Carolina Journal Radio

Carolina Journal Radio No. 786: Targeted tax incentives focus on wrong approach to economic growth

Featured Audio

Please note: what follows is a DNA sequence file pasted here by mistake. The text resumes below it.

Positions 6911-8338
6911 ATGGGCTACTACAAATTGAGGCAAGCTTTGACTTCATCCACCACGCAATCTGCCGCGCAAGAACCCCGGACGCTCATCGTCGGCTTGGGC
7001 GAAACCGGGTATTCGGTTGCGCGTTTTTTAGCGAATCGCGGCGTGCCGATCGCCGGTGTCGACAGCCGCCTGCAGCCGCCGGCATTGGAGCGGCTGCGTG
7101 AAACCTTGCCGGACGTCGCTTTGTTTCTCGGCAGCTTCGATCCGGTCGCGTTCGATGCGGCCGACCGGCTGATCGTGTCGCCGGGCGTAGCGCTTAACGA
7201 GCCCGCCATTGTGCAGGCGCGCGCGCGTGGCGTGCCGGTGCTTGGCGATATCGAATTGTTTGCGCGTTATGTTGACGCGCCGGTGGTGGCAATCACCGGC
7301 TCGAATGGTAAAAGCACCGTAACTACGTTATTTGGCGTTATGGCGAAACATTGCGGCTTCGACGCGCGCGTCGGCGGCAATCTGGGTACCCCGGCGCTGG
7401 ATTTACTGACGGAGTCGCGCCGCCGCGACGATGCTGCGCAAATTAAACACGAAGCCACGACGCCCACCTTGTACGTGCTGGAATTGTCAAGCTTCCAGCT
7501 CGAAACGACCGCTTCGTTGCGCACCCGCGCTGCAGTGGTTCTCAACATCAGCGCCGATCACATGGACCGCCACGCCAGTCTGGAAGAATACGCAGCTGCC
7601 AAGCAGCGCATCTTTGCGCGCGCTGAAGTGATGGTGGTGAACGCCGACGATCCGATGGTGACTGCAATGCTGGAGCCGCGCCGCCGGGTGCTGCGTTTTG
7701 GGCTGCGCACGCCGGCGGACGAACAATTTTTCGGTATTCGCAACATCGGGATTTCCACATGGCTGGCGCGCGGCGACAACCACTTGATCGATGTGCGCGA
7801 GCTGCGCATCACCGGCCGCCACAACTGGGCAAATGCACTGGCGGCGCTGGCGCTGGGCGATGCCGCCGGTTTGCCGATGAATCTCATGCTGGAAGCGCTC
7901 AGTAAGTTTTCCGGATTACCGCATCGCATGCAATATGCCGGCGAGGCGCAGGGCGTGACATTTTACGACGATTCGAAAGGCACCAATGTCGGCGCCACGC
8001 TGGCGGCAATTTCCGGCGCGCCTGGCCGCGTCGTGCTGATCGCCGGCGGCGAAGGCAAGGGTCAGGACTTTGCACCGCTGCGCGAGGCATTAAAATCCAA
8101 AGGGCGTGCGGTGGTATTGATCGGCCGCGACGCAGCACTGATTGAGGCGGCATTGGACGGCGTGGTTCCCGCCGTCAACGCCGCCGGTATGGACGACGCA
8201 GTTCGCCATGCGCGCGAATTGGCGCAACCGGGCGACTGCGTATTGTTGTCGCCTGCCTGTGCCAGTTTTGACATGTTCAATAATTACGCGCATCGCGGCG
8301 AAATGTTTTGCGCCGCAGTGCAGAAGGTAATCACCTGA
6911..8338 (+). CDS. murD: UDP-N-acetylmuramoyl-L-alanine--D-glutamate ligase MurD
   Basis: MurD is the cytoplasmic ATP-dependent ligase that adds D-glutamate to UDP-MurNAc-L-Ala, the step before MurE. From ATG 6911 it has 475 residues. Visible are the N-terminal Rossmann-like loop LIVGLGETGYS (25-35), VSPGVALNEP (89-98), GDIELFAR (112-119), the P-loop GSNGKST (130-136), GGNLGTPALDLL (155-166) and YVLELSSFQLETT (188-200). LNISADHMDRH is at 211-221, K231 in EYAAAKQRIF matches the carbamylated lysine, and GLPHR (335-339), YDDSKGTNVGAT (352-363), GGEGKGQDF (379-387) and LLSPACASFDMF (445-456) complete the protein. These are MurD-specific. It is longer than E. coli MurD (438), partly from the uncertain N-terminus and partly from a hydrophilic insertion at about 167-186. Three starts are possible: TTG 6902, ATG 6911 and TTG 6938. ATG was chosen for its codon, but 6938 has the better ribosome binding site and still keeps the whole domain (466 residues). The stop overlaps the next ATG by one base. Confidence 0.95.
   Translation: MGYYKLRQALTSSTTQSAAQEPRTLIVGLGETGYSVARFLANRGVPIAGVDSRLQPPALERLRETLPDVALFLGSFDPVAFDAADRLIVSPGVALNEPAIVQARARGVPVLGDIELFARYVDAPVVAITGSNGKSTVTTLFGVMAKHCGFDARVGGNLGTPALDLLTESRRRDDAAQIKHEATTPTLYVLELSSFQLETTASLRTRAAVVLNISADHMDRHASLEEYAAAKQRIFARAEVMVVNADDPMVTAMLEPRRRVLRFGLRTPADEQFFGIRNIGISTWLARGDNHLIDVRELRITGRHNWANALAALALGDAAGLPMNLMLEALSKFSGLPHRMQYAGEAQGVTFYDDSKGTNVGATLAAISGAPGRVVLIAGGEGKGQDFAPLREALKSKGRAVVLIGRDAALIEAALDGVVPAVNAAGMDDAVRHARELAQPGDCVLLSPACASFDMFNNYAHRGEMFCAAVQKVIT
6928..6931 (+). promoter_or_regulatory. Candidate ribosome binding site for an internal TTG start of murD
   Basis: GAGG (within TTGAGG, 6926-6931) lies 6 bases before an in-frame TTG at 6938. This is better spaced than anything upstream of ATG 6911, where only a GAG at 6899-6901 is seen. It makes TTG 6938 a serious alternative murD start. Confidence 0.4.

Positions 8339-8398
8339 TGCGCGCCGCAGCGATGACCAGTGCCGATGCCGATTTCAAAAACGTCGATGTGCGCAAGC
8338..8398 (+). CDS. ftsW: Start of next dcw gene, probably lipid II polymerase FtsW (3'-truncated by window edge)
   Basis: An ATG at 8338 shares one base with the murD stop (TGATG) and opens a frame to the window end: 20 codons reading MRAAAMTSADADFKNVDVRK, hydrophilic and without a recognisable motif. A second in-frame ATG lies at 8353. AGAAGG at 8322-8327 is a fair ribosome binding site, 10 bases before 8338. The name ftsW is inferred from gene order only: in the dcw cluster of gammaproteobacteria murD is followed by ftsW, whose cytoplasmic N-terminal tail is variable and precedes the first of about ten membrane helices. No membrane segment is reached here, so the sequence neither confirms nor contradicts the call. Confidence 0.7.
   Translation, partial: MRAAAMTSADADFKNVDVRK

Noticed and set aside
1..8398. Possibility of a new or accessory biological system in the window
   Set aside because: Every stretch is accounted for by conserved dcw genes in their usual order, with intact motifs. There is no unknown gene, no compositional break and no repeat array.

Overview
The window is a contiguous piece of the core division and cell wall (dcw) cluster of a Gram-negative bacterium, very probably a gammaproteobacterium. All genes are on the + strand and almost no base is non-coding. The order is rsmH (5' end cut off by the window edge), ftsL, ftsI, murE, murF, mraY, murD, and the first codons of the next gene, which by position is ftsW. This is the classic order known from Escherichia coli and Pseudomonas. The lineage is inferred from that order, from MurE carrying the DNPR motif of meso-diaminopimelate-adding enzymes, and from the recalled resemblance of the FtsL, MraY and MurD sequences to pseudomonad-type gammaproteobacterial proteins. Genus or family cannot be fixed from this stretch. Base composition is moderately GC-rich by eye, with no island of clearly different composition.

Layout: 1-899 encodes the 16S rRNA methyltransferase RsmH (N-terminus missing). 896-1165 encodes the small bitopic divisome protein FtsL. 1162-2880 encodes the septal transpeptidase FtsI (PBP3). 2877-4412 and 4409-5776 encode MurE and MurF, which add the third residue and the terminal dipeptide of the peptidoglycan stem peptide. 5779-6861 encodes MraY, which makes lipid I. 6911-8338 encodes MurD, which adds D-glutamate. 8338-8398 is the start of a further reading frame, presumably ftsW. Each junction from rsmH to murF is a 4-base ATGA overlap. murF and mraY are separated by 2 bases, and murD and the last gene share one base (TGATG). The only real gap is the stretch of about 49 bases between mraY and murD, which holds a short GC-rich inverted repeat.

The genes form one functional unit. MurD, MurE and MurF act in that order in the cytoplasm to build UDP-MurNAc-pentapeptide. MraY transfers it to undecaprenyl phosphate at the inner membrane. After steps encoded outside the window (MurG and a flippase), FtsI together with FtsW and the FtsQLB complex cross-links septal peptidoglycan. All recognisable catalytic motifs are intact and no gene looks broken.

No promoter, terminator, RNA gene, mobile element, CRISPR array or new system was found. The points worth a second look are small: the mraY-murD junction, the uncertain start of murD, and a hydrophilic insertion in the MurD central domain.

Politicians who rely on targeted tax incentives to help recruit businesses to North Carolina share a common trait with teenagers who stuff their faces with the first piece of chocolate cake they see. Joseph Coletti, John Locke Foundation senior fellow, explains that analogy as he dissects this state’s incentives policy. Coletti explains why the politicians — and teenagers — would benefit from considering alternatives. Charlotte’s Sugar Creek Charter School has demonstrated clear success. But school founder and former Charlotte Mayor Richard Vinroot says that success followed early struggles. Vinroot explained recently for state lawmakers how an early threat of closing prompted Sugar Creek leaders to improve the school’s performance. A national education expert recently urged N.C. lawmakers to add more local spending flexibility to the state’s school funding formula. Marguerite Roza of Georgetown University’s Edunomics Lab explained how North Carolina could benefit from a formula establishing a more direct link between taxpayer money and particular students. The former Dorothea Dix mental hospital campus in downtown Raleigh is moving closer to conversion into the area’s largest park. Kate Pearce, Dix Park planner for Raleigh’s city government, recaps key pieces of the park planning discussion and looks ahead to the next steps in the process. The top statewide race on this year’s N.C. election ballot features Republican state Supreme Court Justice Barbara Jackson. Democrat Anita Earls already has announced plans to challenge Jackson, and other candidates could file for the office starting June 18. Rick Henderson, Carolina Journal editor-in-chief, handicaps the race and explains its significance for the high court’s future.